The so-called thermohaline conveyor belt—a strong northward flow of warm water near the surface of the Atlantic balanced by a southward flow of cold water near the bottom—carries heat from warm equatorial regions to the frigid north, keeping Europe relatively balmy. The fancy term—made famous from a Hollywood disaster movie and Al Gore's slides—is really just the Gulf Stream and other related currents. But because this circulation involves water flowing in different directions across the entire surface of the Atlantic and every layer below, it has been difficult to measure. Now, strung between the Bahamas and the coast of Morocco, a necklace of moored wires—stretching from the seafloor to the surface, at points as much as three miles above—has for the first time revealed the Atlantic's complex movements.

Oceanographers Stuart Cunningham and Torsten Kanzow of the U.K.'s National Oceanography Center, Southampton, led an international effort that both sank and monitored the moorings as well as analyzed the data. The scientists captured the fickle flow of Atlantic currents by comparing what the moorings' current meters revealed with measurements of the streams' effects on an unused telephone wire stretching between Florida and the Bahamas as well as satellite measurements of surface winds.

"With our moorings we measure current velocities, temperatures, salinities and pressures every 15 minutes, from which meaningful daily values of the [meridional overturning circulation] strength can be derived," Kanzow says. This crucial current "has a mean strength of 19 sverdrups [more than 5 billion gallons per second] but varied substantially over the course of one year showing values between four and 35 [sverdrups]."

That large fluctuation calls into question earlier studies that showed this meridional overturning circulation (MOC) might be slowing based on snapshot current measurements from research vessels. Over time, the flow of water above and below balances out, but the strongest variability comes from the Atlantic's uppermost and deepest layers. It is not a surprise that weather events or salinity changes might cause fluctuations in near-surface currents but "why we also find intensified current fluctuations at very large depths is an open question that still needs to be investigated," Kanzow notes.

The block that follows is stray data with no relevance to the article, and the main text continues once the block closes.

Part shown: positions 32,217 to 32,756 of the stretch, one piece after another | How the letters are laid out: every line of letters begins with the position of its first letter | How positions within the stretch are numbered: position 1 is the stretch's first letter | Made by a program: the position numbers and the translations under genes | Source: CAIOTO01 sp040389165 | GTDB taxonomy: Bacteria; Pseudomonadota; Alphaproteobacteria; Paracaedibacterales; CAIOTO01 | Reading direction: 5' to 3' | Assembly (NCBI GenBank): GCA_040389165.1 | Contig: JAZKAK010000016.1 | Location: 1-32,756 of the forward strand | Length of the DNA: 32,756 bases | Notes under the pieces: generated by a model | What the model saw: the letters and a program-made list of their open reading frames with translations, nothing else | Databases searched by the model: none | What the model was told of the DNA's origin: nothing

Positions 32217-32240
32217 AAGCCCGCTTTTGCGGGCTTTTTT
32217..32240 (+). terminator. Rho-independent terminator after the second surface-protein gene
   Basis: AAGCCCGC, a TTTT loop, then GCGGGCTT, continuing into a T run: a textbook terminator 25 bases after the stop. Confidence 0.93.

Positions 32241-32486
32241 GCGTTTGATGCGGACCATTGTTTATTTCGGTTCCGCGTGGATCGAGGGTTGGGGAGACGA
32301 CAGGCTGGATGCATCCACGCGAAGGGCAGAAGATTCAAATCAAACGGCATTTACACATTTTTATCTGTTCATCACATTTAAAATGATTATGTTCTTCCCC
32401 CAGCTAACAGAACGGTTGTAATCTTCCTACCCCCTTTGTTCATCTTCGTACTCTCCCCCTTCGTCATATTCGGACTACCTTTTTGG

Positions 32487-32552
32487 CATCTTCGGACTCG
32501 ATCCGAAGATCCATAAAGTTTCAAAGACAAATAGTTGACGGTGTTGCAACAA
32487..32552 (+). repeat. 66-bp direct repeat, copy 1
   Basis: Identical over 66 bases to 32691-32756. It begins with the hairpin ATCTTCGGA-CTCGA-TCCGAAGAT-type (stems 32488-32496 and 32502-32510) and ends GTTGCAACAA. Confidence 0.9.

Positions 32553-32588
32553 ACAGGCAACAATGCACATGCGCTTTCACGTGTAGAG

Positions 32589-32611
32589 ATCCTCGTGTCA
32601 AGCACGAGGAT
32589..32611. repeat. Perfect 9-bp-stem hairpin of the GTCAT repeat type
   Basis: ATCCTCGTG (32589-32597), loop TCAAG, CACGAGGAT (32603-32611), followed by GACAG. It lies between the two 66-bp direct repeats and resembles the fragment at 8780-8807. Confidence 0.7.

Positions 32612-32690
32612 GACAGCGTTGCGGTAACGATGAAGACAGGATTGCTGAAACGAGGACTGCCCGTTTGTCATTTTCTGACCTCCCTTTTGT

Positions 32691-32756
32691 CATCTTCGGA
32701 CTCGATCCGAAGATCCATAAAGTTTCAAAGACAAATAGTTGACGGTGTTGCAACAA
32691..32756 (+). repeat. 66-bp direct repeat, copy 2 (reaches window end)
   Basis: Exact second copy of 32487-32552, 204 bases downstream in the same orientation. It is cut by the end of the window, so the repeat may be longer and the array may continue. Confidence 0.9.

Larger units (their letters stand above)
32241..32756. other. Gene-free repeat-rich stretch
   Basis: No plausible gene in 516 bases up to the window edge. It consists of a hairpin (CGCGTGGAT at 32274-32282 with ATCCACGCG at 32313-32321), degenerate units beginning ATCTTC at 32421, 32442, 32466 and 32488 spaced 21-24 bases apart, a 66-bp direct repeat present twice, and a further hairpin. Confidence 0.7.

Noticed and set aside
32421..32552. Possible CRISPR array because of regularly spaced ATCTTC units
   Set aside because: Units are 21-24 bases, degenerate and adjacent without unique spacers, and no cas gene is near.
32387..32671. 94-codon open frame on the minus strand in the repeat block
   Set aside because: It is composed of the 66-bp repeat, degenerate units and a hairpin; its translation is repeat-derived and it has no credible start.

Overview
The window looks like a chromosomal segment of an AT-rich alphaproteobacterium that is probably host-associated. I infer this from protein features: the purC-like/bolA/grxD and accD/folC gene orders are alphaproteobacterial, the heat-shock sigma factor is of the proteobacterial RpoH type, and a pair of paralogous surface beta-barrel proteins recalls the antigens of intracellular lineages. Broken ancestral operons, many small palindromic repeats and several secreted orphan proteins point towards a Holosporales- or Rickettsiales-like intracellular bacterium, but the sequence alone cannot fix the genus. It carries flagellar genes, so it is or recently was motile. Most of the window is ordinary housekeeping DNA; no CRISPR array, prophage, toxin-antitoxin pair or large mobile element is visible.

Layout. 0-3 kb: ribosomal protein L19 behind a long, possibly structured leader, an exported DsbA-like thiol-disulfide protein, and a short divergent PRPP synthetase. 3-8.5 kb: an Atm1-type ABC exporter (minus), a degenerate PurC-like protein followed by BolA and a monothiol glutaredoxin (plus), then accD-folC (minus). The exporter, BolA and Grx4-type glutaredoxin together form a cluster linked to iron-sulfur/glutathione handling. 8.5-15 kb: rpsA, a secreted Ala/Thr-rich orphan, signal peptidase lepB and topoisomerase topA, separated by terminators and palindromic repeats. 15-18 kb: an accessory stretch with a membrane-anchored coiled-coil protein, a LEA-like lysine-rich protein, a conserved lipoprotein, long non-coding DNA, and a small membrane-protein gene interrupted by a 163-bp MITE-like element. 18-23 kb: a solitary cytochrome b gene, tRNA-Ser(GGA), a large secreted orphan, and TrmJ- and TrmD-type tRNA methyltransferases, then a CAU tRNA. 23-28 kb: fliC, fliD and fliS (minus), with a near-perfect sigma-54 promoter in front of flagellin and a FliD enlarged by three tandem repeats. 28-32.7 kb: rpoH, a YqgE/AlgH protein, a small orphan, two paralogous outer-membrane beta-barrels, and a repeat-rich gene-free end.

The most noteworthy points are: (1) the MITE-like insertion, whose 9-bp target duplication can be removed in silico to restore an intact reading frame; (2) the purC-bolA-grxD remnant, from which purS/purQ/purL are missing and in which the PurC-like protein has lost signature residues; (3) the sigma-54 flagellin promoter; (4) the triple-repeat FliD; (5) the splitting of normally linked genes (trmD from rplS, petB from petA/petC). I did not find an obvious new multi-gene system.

The future of the currents, whether slowing, stopping or reversing (as was observed during several months measurements), could have a profound effect on regional weather patterns—from colder winters in Europe to a much warmer Caribbean (and hence warmer sea surface temperatures to feed hurricanes).

"Are you seeing changes in the rate of transfer? Or storage of heat in the Caribbean?" Cunningham asks. "We can't say we have defined the seasonal cycle yet."

That, he notes, will require many more years of monitoring. Data has been collected for 2005 and 2006 but it has yet to be analyzed. But the measurements collected and analyzed from March 2004 to March 2005 provides a real-world baseline against which various models of Earth's climate can be tested, Cunningham says. "Do [climate models] have the right sort of nature of the overturning and its variability?" he asks. "There are questions to answer now before you believe their predictions."

Among those predictions is a gradual slowing of this Atlantic overturning itself, difficult to detect at this early stage of monitoring. And the Atlantic is not the only ocean on the globe with such mercurial currents: A similar effort to understand the dynamics of the southern ocean around Antarctica would help explain the complexity of ocean and climate interactions.

But the Atlantic circulation is an important one, responsible for as much as a quarter of the Earth's heat transfer. Therefore, this study "is a giant leap forward," says physicist John Church of Australia's Commonwealth Scientific and Industrial Research Organization. "To think that we can measure continuously the integrated north Atlantic overturning at 26 [degrees north latitude] is remarkable."